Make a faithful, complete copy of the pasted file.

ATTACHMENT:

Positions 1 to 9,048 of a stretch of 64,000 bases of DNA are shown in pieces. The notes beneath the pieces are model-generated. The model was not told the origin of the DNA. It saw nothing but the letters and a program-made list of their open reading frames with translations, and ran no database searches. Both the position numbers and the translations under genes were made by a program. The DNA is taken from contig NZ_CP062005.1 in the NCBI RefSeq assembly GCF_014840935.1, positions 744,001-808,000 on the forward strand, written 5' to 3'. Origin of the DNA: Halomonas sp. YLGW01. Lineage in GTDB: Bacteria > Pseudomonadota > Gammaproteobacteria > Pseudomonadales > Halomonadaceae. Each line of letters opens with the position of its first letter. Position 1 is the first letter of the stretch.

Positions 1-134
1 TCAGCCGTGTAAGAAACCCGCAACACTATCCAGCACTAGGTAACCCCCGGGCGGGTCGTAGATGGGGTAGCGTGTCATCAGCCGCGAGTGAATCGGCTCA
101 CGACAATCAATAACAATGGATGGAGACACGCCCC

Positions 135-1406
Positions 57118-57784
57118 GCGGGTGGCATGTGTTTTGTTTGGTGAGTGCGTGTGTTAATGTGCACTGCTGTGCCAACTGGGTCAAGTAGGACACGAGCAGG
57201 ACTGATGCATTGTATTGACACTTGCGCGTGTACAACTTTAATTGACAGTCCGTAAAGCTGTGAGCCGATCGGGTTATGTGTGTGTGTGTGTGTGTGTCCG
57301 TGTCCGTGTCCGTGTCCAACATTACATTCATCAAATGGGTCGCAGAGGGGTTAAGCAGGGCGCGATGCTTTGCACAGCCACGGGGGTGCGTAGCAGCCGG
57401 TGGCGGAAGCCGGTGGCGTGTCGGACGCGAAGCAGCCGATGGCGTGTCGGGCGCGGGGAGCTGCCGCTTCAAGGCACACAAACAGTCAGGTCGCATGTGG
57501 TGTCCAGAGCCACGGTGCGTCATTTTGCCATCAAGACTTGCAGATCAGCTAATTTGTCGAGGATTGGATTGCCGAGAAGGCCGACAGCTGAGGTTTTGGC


Positions 1 to 9,048 of a stretch of 64,000 bases of DNA are shown in pieces. The notes beneath the pieces are model-generated. The model was not told the origin of the DNA. It saw nothing but the letters and a program-made list of their open reading frames with translations, and ran no database searches. Both the position numbers and the translations under genes were made by a program. The DNA is taken from contig NZ_CP062005.1 in the NCBI RefSeq assembly GCF_014840935.1, positions 744,001-808,000 on the forward strand, written 5' to 3'. Origin of the DNA: Halomonas sp. YLGW01. Lineage in GTDB: Bacteria > Pseudomonadota > Gammaproteobacteria > Pseudomonadales > Halomonadaceae. Each line of letters opens with the position of its first letter. Position 1 is the first letter of the stretch.

Positions 1-134
1 TCAGCCGTGTAAGAAACCCGCAACACTATCCAGCACTAGGTAACCCCCGGGCGGGTCGTAGATGGGGTAGCGTGTCATCAGCCGCGAGTGAATCGGCTCA
101 CGACAATCAATAACAATGGATGGAGACACGCCCC

Positions 135-1406
Positions 57118-57784
57118 GCGGGTGGCATGTGTTTTGTTTGGTGAGTGCGTGTGTTAATGTGCACTGCTGTGCCAACTGGGTCAAGTAGGACACGAGCAGG
57201 ACTGATGCATTGTATTGACACTTGCGCGTGTACAACTTTAATTGACAGTCCGTAAAGCTGTGAGCCGATCGGGTTATGTGTGTGTGTGTGTGTGTGTCCG
57301 TGTCCGTGTCCGTGTCCAACATTACATTCATCAAATGGGTCGCAGAGGGGTTAAGCAGGGCGCGATGCTTTGCACAGCCACGGGGGTGCGTAGCAGCCGG
57401 TGGCGGAAGCCGGTGGCGTGTCGGACGCGAAGCAGCCGATGGCGTGTCGGGCGCGGGGAGCTGCCGCTTCAAGGCACACAAACAGTCAGGTCGCATGTGG
57501 TGTCCAGAGCCACGGTGCGTCATTTTGCCATCAAGACTTGCAGATCAGCTAATTTGTCGAGGATTGGATTGCCGAGAAGGCCGACAGCTGAGGTTTTGGC